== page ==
(21.23)

while the bad distribution is positive in a wider interval which includes this. Then any datum x for which |x| > 1 is known with certainty to be an outlier, i.e. to be bad. If |x| < 1, we cannot tell with certainty whether it is good or bad. In this situation our intuition tells us quite forcefully: Any datum that is known to be bad is just not part of the data relevant to estimation of θ and we shouldn’t be considering it at all. So just throw it out and base our estimate on the remaining data.

According to Bayes’ theorem this is almost right. Suppose we find xj = 1.432, xk = 2.176, and all the other x’s less than unity. Then, scanning 21.24 it is seen that only one term will survive:

 (21.24)

As discussed above, the factor Cjk is almost always independant of θ, and since constant factors are irrelevant in a likelihood, our quasi-likelihood in 21.15 reduces to just the one obtained by throwing away the outliers, in agreement with that intuition.

But it is conceivable that in rare cases Cjk(θ) might, after all, depend on θ; and Bayes’ theorem tells us that such a circumstance would make a difference. Pondering this, we see that the result was to be expected if only we had thought more deeply. For if the probability of obtaining two outliers with values xj, xk depends on θ, then the fact that we got those particular outliers is in itself evidence relevant to inference about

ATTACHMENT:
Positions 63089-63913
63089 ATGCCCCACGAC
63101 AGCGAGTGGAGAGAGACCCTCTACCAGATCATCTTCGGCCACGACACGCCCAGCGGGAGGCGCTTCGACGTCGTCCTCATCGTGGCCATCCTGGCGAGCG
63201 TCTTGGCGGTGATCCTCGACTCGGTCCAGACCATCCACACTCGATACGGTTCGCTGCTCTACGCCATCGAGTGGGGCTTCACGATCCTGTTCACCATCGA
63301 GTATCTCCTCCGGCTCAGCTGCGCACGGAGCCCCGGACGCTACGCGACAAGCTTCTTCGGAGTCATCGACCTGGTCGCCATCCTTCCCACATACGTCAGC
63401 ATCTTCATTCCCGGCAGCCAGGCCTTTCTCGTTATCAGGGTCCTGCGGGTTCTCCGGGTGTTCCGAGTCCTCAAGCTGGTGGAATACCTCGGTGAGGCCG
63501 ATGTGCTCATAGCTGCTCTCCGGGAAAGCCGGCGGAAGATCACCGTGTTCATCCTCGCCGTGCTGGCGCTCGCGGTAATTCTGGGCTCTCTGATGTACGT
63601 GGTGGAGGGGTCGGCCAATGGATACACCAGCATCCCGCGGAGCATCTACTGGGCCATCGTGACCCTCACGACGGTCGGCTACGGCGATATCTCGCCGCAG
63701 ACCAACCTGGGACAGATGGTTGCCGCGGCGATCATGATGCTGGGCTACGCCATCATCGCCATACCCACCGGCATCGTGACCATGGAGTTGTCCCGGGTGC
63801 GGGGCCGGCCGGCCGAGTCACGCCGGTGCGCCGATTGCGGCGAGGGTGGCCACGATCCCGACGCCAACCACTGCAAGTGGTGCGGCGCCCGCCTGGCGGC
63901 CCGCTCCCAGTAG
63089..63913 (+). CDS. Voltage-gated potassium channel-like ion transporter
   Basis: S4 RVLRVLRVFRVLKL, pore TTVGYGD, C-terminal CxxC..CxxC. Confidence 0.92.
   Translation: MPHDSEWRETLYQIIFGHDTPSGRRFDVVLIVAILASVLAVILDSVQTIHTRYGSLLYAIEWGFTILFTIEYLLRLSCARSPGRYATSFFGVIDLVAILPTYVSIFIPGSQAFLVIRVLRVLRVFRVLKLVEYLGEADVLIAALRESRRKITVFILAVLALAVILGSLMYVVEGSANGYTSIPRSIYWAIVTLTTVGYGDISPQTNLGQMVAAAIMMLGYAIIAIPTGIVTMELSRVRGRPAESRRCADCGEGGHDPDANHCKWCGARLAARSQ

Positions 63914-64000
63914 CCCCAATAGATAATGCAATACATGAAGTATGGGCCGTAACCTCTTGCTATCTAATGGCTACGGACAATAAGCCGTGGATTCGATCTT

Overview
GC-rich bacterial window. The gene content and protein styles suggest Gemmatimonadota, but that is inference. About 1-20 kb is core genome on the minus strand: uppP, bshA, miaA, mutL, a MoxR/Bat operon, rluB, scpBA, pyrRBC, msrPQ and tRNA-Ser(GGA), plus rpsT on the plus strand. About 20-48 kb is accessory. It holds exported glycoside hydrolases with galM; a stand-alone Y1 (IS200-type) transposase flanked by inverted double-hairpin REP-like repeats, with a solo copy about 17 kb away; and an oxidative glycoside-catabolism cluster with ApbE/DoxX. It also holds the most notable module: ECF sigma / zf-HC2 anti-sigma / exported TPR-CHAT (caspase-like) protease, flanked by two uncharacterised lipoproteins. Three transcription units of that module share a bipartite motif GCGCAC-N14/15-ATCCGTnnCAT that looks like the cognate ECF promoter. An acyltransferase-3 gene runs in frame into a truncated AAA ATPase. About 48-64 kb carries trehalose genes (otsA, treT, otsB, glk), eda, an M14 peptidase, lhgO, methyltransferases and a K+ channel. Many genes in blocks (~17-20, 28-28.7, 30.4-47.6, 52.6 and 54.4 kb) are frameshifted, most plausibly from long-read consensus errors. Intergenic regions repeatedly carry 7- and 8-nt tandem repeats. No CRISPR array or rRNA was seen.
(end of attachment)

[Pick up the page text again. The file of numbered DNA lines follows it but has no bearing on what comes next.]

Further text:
θ.

Thus, even in this trivial case Bayes’ theorem tells us something that unaided intuition did not see: even when some data are known to be outliers, their values might still, in principle, be relevant to estimation of θ. This is an example of what we meant in saying that Bayes’ theorem relentlessly seeks out and exposes every factor that has any relevance at all to the question being asked.

In the more usual situations, Bayes’ theorem tells us that whenever any datum is known to be an outlier, then we should simply throw it out, if the probability of getting that particular outlier is independent of θ. For, quite generally, a datum xi can be known with certainty to be an outlier ony if G(xi|θ) = 0 for all θ; but in that case every likelihood in 21.24 that contains xi will be zero, and our posterior distribution for θ will be the same as if the datum xi had never been observed.

#### 21.7 One receding datum

Now suppose the parameter of interest is a location parameter, and we have a sample of ten observations. But one datum xj moves away from the cluster of the others, eventually receding out 100 standard deviations of the good distribution G. How will our estimate of θ follow it? The answer depends on which model we specify.

Consider the usual model in which the sampling distribution is taken to be simply G(x|θ) with no mention of any other ’bad’ distribution. If G is Gaussian, x N(θ,σ), and our prior for θ is wide (say > 1000σ), then the Bayesian estimate for quadratic loss function will remain equal to the samaple average, and our far-out datum will pull the estimate about ten standard deviations away from the average indicated by the other nine data values. This is presumably the reason why Bayesian methods are sometimes charged with failure to be robust/resistant.